The Rockwall County Commissioner’s Court heard an update on the progress of the proposed jail expansion and renovation, as well as possible future maintenance on area dams at a regularly-scheduled meeting Tuesday morning.
Mark Starr with Broaddus & Associates, the consulting firm working with the county on the plans for the jail, gave an update to the commissioners on the planning progress. Starr said that estimates for the cost of the project were initially much higher than the expected $38 million amount. Changes were made to the site plan for the project, cutting out much of the major renovation and focusing on new construction, which was less costly due to no need of demolition and other factors that go into major renovation work.
The new plan keeps the beds on the north side of the facility, instead of the proposed demolition, as well as adding 256 new beds, The total bed count would jump to 477.
The estimated cost would rise to just over $40 million, still within the parameters of the $50.27 million bond issue that was passed in the November 2018 election.
No action needed to be taken, but there were plenty of questions asked by the commissioners. Commissioner Magness said that he wanted to see better figures in the future.
“It sounds to me like we are a long way from where we need to be on this,” Magness said.
The commissioners also heard a presentation from Owen Cantrell with the Kaufman-Van Zandt-Rockwall Soil & Water Conservation District. The court approved applications in June of this year for eight dams that needed to be either repaired or upgraded. The Texas State Soil and Water Conservation Board identified two of these dams, one designated 5B Lake Rockwall Estates and the other 5C Wallace, and hired an engineering firm to come up with preliminary figures. The projected costs for the work on the Lake Rockwall and Wallace dams would be $8 million and $3 million, respectively.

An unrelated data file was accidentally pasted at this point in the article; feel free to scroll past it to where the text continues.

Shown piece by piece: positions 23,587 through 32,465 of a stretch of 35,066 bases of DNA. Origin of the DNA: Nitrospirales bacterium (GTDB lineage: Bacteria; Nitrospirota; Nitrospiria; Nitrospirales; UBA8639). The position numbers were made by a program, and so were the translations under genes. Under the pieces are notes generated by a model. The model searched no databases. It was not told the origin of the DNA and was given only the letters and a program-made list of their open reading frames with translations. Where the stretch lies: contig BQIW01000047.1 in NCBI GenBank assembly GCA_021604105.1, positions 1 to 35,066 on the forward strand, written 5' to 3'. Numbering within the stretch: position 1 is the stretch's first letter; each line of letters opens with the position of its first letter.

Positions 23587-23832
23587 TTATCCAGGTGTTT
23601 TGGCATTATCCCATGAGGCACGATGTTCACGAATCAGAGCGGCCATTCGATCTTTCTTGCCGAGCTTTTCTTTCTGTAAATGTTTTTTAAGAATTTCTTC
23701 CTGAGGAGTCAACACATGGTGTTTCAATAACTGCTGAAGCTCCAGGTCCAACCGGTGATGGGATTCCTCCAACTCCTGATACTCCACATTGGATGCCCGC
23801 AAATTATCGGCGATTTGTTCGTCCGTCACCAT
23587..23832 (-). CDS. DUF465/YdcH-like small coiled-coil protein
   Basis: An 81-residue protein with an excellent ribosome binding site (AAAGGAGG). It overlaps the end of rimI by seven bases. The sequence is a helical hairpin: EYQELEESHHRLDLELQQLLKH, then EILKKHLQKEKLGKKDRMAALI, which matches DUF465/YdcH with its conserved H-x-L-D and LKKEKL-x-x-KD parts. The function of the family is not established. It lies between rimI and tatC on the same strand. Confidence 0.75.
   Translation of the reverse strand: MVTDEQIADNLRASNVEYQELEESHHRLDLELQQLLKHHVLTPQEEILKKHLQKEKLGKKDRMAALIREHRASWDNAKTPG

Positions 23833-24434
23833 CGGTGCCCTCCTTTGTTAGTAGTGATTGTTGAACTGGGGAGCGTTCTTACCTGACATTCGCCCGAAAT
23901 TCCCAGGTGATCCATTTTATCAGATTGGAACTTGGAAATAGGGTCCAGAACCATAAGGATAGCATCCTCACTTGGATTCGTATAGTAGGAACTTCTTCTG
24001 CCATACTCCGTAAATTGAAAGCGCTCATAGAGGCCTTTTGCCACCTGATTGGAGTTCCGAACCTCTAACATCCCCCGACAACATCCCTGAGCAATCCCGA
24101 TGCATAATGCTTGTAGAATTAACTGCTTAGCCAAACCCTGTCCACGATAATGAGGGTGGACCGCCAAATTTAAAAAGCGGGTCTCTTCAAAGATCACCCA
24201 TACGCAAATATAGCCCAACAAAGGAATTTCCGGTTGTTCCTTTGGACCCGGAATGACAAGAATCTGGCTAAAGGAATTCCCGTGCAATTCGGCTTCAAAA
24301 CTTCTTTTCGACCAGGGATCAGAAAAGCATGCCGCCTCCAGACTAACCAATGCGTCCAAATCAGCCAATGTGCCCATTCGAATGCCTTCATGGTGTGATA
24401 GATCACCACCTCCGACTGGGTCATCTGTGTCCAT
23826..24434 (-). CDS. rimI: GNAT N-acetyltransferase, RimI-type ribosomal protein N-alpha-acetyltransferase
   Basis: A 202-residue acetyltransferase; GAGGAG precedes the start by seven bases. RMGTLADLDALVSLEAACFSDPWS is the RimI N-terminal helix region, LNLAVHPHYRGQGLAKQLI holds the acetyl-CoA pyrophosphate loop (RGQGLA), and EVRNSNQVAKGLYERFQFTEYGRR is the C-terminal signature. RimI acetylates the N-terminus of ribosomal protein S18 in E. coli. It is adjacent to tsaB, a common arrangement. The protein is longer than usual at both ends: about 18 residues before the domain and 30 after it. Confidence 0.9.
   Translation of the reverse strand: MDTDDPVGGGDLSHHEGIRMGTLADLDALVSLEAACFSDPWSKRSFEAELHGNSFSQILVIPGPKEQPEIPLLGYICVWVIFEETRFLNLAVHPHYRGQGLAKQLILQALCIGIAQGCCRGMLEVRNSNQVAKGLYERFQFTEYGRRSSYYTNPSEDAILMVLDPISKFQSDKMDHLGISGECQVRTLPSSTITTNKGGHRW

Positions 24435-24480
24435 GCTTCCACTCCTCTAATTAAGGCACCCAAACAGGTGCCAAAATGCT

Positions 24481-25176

The state board is looking for a a go-ahead from the county to continue engineering services, but the county would not be obligated to spend any funds until the final plan is completed, then a contract would need to be signed to proceed.
Rockwall County would currently have to pay five-percent of the cost, but a measure could go before Governor Greg Abbott that would lower that number to 1.75 percent. A decision to proceed with engineering must be made by Oct. 31.
Commissioner Dennis Bailey suggested meeting with the City of Rockwall to put an interlocal agreement in place to share some of the costs.
The commissioners decided to schedule a meeting with city officials to work out an agreement, and to place the item back on the agenda to vote whether or not to give the state the go-ahead to continue engineering work on the dams.
In addition, the commissioners heard a presentation by the Black & Veatch Corporation about the county’s shared system radio network used by emergency personnel. The representatives said other entities such as the city of Greenville were interested in joining the network and building infrastructure off of it for its use. This could help offset the costs of maintenance and provide infrastructure growth for the future.
No agreement was put in place, but the commissioners gave their blessing to hear from vendors that would facilitate the service.
One resident spoke during the public comment portion of the meeting, suggesting that the Commissioner’s Court hold its meetings at a different time, since some residents would not be able to attend due to it being during the middle of a weekday. The resident also called for transparency regarding the methodology used to justify the controversial raises for the commissioners and County Judge passed last month.